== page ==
WATCH | 'SA did not supply weapons to Russia aboard the Lady R': Ramaphosa

03 September 2023 - 21:20
By Nivashni Nair

There is no truth to the damaging allegations that South Africa illegally exported arms to Russia when the vessel Lady R docked in Simon’s Town, President Cyril Ramaphosa said in an address to the nation on Sunday.

Ramaphosa shared limited details of the findings of a panel that investigated the controversial incident.

“From its investigation, the panel found no evidence that any cargo of weapons was loaded for export onto the ship Lady R. The panel found there was no evidence to support the claim that the ship transported weapons from SA destined to Russia,” said Ramaphosa. 

“The panel established that the ship docked in SA to deliver equipment that had been ordered for the SA National Defence Force in 2018 by Armscor, our country’s arms procurement company. In terms of the contract for the supply of the arms, neither Armscor nor the SANDF had any control whatsoever as to the means that the supplier of the ordered equipment would transport them to SA,” he added.

He said in its report, the panel outlined the circumstances that led to the docking of the ship in Simon’s Town and the nature of the cargo supplied. 

Ramaphosa said the panel visited the naval base in Simon’s Town and obtained evidence under oath from about 50 people in every relevant component of government.  

“Over 100 documents were submitted to the panel for examination. A number of entities and persons who had publicly claimed to have information on this matter were invited to make submissions to the panel. Many of those invited either failed to do so or said they had no independent knowledge of the relevant facts,” he said.

The Russian vessel Lady R, anchored at the Simon’s Town naval base on December 6 2022.
Image: JACO MARAIS/GALLO IMAGES The Russian vessel Lady R, anchored at the Simon’s Town naval base on December 6 2022.

Ramaphosa said in recent months, statements from several quarters used these allegations to call into questions SA’s position on the Russia and Ukraine conflict.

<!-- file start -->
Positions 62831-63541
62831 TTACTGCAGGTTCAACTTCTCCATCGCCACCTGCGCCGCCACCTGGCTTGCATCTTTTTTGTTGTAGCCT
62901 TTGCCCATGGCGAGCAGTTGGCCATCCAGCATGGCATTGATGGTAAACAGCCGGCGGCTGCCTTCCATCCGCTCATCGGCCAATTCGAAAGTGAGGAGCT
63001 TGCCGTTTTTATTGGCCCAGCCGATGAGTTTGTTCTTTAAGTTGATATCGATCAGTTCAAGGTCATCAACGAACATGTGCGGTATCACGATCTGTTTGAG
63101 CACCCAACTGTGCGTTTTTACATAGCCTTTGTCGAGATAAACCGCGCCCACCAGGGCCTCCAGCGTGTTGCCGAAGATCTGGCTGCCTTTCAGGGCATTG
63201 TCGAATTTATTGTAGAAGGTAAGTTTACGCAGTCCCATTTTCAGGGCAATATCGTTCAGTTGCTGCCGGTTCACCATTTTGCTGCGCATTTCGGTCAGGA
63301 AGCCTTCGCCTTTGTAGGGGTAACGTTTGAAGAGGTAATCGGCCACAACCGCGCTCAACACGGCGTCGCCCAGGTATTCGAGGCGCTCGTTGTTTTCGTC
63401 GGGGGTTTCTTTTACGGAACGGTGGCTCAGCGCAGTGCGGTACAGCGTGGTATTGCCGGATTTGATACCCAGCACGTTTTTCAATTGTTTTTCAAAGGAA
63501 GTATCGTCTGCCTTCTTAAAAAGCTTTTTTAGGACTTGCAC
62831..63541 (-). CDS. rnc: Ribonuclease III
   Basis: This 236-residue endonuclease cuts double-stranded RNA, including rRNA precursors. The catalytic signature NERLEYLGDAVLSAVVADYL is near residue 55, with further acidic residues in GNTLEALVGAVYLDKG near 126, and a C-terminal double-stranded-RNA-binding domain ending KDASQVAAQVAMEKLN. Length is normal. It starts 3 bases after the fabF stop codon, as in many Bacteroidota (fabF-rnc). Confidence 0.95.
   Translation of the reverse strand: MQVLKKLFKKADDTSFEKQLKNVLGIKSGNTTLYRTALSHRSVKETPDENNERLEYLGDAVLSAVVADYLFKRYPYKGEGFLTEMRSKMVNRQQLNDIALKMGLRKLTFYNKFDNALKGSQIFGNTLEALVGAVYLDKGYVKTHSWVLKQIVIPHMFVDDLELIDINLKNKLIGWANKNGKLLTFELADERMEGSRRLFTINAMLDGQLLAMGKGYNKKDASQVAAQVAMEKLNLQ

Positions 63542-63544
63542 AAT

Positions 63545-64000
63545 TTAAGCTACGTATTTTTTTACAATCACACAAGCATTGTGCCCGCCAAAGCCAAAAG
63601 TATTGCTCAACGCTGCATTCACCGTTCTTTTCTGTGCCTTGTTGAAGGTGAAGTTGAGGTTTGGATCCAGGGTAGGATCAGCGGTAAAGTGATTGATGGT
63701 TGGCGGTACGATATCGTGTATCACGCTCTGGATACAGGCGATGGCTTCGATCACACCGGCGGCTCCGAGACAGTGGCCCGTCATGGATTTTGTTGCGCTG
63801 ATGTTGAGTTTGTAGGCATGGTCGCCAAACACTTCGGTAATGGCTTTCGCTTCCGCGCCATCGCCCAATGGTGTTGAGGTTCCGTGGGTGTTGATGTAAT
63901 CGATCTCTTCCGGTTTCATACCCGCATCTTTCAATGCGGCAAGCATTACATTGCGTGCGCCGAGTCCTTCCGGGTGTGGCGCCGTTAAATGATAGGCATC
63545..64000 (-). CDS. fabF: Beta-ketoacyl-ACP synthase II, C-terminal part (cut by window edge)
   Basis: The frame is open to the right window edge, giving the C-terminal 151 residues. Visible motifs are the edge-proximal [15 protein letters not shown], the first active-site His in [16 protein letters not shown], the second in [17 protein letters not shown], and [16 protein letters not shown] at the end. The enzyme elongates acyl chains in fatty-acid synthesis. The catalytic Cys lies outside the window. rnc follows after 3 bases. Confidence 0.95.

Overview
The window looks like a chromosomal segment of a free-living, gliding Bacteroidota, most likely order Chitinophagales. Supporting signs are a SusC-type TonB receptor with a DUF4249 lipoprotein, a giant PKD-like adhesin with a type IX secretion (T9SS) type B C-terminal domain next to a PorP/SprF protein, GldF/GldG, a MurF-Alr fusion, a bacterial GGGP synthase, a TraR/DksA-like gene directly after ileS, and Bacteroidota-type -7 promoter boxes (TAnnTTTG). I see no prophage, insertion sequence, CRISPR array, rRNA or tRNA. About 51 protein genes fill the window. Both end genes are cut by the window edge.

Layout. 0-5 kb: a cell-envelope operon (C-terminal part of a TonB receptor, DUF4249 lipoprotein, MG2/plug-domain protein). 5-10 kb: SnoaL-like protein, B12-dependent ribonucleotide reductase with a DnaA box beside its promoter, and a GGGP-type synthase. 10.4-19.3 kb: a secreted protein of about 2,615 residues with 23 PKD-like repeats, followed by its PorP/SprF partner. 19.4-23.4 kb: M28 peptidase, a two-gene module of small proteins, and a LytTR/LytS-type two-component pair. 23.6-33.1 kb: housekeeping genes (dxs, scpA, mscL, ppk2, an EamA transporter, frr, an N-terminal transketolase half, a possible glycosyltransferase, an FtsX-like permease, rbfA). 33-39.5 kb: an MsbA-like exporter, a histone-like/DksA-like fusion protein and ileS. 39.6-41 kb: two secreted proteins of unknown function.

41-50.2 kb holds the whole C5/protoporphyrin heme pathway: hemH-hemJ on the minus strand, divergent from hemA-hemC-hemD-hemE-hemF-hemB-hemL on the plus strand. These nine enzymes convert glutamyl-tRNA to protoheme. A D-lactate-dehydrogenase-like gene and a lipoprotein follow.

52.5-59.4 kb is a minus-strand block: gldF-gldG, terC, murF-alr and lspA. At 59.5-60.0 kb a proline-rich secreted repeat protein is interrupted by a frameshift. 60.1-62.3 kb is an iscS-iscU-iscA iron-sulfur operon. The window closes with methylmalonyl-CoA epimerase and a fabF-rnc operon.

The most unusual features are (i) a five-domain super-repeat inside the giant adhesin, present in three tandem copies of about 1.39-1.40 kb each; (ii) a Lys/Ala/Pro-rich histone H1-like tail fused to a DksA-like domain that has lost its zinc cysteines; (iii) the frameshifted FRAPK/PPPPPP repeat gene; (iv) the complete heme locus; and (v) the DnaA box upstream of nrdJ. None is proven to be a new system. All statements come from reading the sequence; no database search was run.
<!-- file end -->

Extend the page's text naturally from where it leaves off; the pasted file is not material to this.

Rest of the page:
“The allegations levelled against our country had a most damaging effect on our currency, our economy and our standing in the world. In fact, it tarnished our image as a country,” he said.

The panel did not find any evidence of criminal conduct by anybody involved. "However, the panel made findings and recommendations with respect to the functioning of the National Conventional Arms Control Committee. It also made recommendations about the improvement of communication between ministers and government officials, including the adequacy of the relevant administrative processes."

Given the fact that the evidence given to the panel was classified and that revealing details about the equipment offloaded could jeopardise the work and safety of SA soldiers deployed on the continent, Ramaphosa said he had decided not to release the full report.

"In deciding not to release the report, I have taken account of the laws that both mandate openness and transparency and require that certain information that may be prejudicial to the defence and security of the Republic be kept classified and confidential.

"To reveal the details of the equipment offloaded would compromise important military operations and put our soldiers’ lives at risk. Under these circumstances, when lives would be at risk due to the revelation of the type of equipment that is utilised by our armed forces, the need for confidentiality is both necessary and justified," he said.

Ramaphosa said when all matters were considered, none of the allegations about the supply of weapons to Russia were true.

"I have noted the panel’s findings and recommendations with respect to the efficiency and efficacy of the relevant administrative and maritime transport processes and have directed that an implementation plan be developed to address these. The panel has given me an executive summary of the report, which I have decided to release publicly.

"Both of the matters on which I have reported this evening — the 15th Brics Summit and the investigation into the Russian ship that docked at Simon's Town — are relevant to the principles that inform our relations with the rest of the world.

"Our policy of non-alignment and our efforts to build friendly relations with all countries is driven by a commitment to a world that is peaceful and stable. That is why we will continue to pursue a foreign policy that advances the interests of our country and the progress of our people, and that promotes human rights, peace, justice and equal development across the world," he said.